People who have experience with Peace Corps often fondly tell me that the service will bear witness to some of your highest highs and lowest lows. Last night was one of the latter when, after somehow avoiding essentially all stomach ache maladies for the past year and a half, I found myself dying the painful death that is food poisoning. As a vegetarian, you get to forgo a lot of the fun intestinal trauma that can come from living in a country with very different hygiene standards then what you probably grew up with in the States. My sympathy to all volunteers who have experienced this on multiple occasions has increased ten-fold.
Yet, ironically, this moment follows on the coat tails of several magnificent highs. First, my former co-teacher at the lower secondary school, thanks to his own talents and the dedicated coaching of his current co-teacher and my site mate PCV Maria, was recently hired to be permanent Peace Corps staff. It’s a job that means a huge leap in his social standing and, given how very infrequently PCVs see tangible change as a result of their service, really validating to see someone’s life being directly improved by the organization. Obviously we can’t hire all the teachers of Cambodia to be PC staff, but I like to think that his years of working with the PCV before me, myself, and Maria helped him become the kind of person Peace Corps would hire.
And on a completely different but equally exciting note, yesterday I also had the privilege of meeting the Acting Director of Peace Corps, her counselor, and the Regional Director for Southeast Asia. Basically the bosses of my boss, and her boss’s boss. We’re talking the woman who runs the entire organization from Ecuador to Cambodia. In and of itself, this was amazing – they were personable, “down-to-earth”, and straight from Obama’s inauguration (the ceremony and balls of which they’d attended). They were also all women, from the Acting-Director, to the Regional Director, to our Country Director. Talk about a validating experience.
Funnily enough, the only moment I felt like I fumbled the conversation was when the Acting Director asked me about my biggest challenge in Peace Corps (a question I’m going to have to get better at answering). I replied with something about the adjustments you make going from the relative freedom of college to the constrains of a host family with an 8:30pm curfew, and family members who enjoy detailing your weight loss or gain to the entire neighborhood, hoping it didn’t sound like I was a party-girl lamenting the loss of her night-time gallivantings. If only she’d asked me this morning – is there any more high pressure challenge than the split-second choice between sitting upon and kneeling before the toilet? (apologies if that was too much for any readers!)
I could have talked to her about the way I had just spent my morning in the Provincial Office of Education (POE), attempting to get permission for my co-teachers to do observations of the Grade 4 teachers who we just finished giving a second training on their new curriculum (read about the first one here). We spent the three days almost completely re-teaching what we’d taught before because lines had gotten crossed on when they were supposed to start and almost all of them had only taught one or two lessons since we’d last seen them in September. Then yesterday, it took me all morning, plus several impromptu meetings with various POE officials just to get the (pre-written) letter, printed and signed. But it would have been hard to encapsulate that challenge in a brief response.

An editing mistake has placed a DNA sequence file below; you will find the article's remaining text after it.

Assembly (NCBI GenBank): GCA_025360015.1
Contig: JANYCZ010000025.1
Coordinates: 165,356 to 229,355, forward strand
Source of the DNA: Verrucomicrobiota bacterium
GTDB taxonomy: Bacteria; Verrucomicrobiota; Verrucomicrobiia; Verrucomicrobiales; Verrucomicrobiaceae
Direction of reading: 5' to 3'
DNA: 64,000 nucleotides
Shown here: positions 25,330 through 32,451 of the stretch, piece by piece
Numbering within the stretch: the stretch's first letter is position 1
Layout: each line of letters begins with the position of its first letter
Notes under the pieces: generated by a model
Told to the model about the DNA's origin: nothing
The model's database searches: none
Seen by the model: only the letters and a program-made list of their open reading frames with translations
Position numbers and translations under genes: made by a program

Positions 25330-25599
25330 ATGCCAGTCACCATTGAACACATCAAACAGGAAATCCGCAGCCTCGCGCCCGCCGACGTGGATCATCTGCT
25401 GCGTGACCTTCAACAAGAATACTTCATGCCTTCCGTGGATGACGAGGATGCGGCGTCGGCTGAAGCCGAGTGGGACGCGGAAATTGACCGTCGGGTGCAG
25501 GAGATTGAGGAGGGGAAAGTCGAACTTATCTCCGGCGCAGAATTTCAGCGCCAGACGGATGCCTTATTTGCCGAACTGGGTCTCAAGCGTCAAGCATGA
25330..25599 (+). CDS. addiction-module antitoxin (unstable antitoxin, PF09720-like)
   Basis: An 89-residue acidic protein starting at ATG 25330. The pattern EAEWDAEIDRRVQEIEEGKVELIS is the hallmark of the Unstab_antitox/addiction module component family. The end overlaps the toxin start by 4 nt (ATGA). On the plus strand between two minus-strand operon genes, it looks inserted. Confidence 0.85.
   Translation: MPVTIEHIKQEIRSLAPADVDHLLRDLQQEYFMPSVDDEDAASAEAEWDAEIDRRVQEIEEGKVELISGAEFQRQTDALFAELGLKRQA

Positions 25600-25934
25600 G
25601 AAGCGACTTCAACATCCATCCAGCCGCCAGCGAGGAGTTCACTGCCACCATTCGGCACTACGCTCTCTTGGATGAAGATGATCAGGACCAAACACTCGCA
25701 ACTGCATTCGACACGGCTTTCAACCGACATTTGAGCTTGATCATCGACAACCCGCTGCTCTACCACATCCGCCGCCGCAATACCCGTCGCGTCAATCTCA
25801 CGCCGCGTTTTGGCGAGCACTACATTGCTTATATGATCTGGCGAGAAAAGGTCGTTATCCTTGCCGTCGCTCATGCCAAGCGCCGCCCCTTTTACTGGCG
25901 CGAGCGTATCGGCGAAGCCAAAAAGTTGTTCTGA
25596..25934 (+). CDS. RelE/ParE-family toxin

Even here, I’m not really capturing the essence of what makes all these little steps challenging – the way things don’t go like you think they will, even though you know better than to think that they will go a certain way to begin with. Peace Corps for me is in many ways not individual big challenges but lots of little, wearing challenges that chip away at your desire to be the person who gets up and goes every morning to throw around your status as an outsider as a way to catalyze change. I recently listened to an interview with a top ranking member of the Foreign Service who talked about why people rotate posts so often. I’d always wondered, and her response in the interview was that it was partly because they’d found their staff couldn’t continue to generate new and create ideas after three or four years in one place. You start to become the system in which you’re trying to work.
Obviously it’s different for the individual person, and this isn’t a post detailing my burn-out. I’m actually really excited by the next six months and the plans I have for it. Maria and I recently completed our hands-on science club, which was a ton of fun (I never tire of the mentos and coke experiment). Despite the headache at the POE, we did get the letter permitting observations and my co-teachers –who continue to be absolute inspirations –Maria, and I will be getting to see how the new Grade 4 book is actually doing in schools (wish us and it luck). I guess ultimately, the challenge I should have expressed was the way in which what can feel like a very predictable job – get up, go teach English, go have 4 hour lunch, teach some more English, come home, eat with host family – nevertheless still manages after all this time to make me feel like a fish out of water. However, in keeping with the yin-yang theme of this post, the flip side of that is that means I still have plenty to learn.
Most excitingly of all right now though is that this up-coming week features neither classes nor workshops, but rather a visit from the one and only Katie Wilingham and her mother. After spending this past week touring around the temples of Angkor, they’re coming down to Phnom Penh where we will be reunited after far too long for some travels to the province of Ratanikiri – home to what I here is a gorgeous crater lake. Stay tuned for the picture-fest of a lifetime!